Jane Chastain is a Southern California-based broadcaster, author and political commentator. Despite her present emphasis on politics, Jane always will be remembered as the nation's first female TV sportscaster, spending 17 years on the sports beat. Jane blogs at JaneChastain.com. She is a pilot who lives on a private runway.More ↓Less ↑
Introducing Herman Cain, the GOP presidential candidate who just won the Florida straw poll by a landslide, as the former CEO of Godfather’s Pizza is an insult.
Don’t get me wrong. It is remarkable that the son of a chauffeur and domestic worker could become the chairman and CEO of one of the nation’s most successful fast-food franchises. However, there is so much more to this man’s resume. Simply brushing off Cain as an anomaly or a pizza king is belittling.
It’s tantamount to introducing Mitt Romney as the former CEO of Bain Capitol, Newt Gingrich as a history teacher or Jon Huntsman as a trade representative. These men put in a number of years at the aforementioned jobs; however, these jobs do not define them. Introductions of this sort would ignore their later and greater accomplishments. So it is with Cain.
That said, there is something in Herman Cain’s Godfather experience that bears further scrutiny.
Mr. Cain, a former Pillsbury vice president, was sent by the company to the pizza chain to try to salvage the franchise. He rejected the idea of what amounted to an economic stimulus from the parent company – dumping more money into marketing. Instead, he spent two months analyzing the franchise. Then, he began to rebuild it from the ground up.
Godfather’s had tried to become everything pizza. It had developed a Pizza Hut knock-off, a Little Caesar’s knock-off, a Domino’s knock-off plus the original Godfather’s speciality pizzas, all with a variety of crusts. The kitchen was a nightmare. The employees were always playing catch-up. There was a lot of waste, and the results were – like our government – less than satisfying.
Herman Cain cut the menu down to size and went back to the basics. He simplified the kitchen and put the emphasis on doing the kind of pizzas that originally put Godfather’s on the map. Fewer choices, just THE BEST. He also retrained and energized the employees. The rest is history.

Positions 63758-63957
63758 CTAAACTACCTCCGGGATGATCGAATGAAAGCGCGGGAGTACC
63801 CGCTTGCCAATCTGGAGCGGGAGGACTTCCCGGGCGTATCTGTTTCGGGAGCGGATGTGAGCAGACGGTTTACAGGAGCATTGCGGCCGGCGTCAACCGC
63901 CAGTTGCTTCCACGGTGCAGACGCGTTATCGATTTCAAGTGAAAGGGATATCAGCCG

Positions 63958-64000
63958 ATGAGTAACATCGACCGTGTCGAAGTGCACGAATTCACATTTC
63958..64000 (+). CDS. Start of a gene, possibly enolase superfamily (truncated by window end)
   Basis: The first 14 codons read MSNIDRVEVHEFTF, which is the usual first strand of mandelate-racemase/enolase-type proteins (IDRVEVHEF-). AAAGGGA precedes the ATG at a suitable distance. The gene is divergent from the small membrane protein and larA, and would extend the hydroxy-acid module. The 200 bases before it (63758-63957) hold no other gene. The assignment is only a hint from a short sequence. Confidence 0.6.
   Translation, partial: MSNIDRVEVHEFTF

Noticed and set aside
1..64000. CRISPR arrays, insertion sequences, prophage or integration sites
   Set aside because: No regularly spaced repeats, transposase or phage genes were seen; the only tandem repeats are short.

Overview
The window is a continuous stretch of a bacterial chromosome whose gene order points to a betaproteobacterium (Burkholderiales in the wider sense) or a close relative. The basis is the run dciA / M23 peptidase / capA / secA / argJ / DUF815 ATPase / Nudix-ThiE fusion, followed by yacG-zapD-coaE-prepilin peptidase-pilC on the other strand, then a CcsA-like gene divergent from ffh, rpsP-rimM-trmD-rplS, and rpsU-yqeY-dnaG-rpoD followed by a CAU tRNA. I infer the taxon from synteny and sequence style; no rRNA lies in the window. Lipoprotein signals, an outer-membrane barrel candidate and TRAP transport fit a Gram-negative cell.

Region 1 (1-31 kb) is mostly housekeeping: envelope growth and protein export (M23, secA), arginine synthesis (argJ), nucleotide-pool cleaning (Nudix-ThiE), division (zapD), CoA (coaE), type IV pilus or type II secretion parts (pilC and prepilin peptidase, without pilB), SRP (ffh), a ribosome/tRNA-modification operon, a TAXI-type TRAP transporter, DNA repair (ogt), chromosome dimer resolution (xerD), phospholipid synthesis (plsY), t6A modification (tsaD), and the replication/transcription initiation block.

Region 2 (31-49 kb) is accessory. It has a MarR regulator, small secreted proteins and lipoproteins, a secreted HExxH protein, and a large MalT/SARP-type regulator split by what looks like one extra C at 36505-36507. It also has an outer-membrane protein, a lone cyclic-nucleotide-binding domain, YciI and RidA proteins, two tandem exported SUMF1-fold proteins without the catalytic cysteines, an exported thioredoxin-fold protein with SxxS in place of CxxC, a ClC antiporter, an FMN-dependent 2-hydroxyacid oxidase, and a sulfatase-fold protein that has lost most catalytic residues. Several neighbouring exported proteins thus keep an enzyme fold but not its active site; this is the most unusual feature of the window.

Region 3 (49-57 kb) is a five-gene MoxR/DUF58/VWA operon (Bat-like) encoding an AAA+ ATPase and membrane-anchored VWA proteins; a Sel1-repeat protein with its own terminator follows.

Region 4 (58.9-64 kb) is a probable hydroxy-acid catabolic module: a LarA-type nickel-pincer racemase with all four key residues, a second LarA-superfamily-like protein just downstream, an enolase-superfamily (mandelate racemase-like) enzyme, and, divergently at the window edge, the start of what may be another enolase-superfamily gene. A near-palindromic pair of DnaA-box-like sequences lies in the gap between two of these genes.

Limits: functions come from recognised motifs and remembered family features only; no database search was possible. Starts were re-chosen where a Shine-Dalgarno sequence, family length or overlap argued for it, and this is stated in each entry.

In just 14 short months, Mr. Cain turned the chain around. Then he put together a group of investors to buy the franchise from Pillsbury, remaining at its helm. It was a win-win for everyone. Cain went on to become CEO of the National Restaurant Association, representing an industry that is this nation’s largest private-sector employer. He later served as director and then chairman of the Federal Reserve Bank of Kansas City.
The government needs Herman Cain’s Godfather’s solution. We have tried to be all things to all people. It doesn’t work. We are sinking further and further into debt, and no one is happy. If the United States were a business, it would be a failing business.
We are experiencing hard times and we need a proven businessman who isn’t afraid to make the hard decisions. We need to go back to the basics: a land where the federal government’s job is limited to the duties clearly defined in the Constitution; a land where you are free to farm and grow what you wish or start a business free of government red tape and intervention; a land where everyone has an equal opportunity to succeed, not one in which the government picks winners and losers.
Presently. there are two proven businessmen in the race. Mitt Romney will not admit that government-run health care – from the state or the federal government – is a bad idea. He has a set of ever changing positions on the issues that seem to reflect the latest public opinion polls.
The other businessman is not just a pizza king. Herman Cain has a solid background and knows his way around Washington and the world. He was not a child of privilege nor of government set asides or handouts. He never asked or expected special favors. He came up the hard way and he earned every dime he ever made. He is plain-spoken and not given to complicated solutions or political correctness.
That’s what the voters see in Herman Cain, and they like what they see.
It’s true. He’s never been elected to public office. No matter.
In 1952, we elected a revered military leader with no political experience, Dwight D. Eisenhower, to be our 34th president. He turned out to be one of our best presidents. Ike assembled a group of exceptional people to be in his administration. He knew how to gather information, analyze it and make decisions.
That is Herman Cain’s forte. Yes, we need someone who knows how to run a profitable business – and Florida Republicans believe, if given a chance, Cain can make this a profitable nation. They believe in the Godfather’s solution.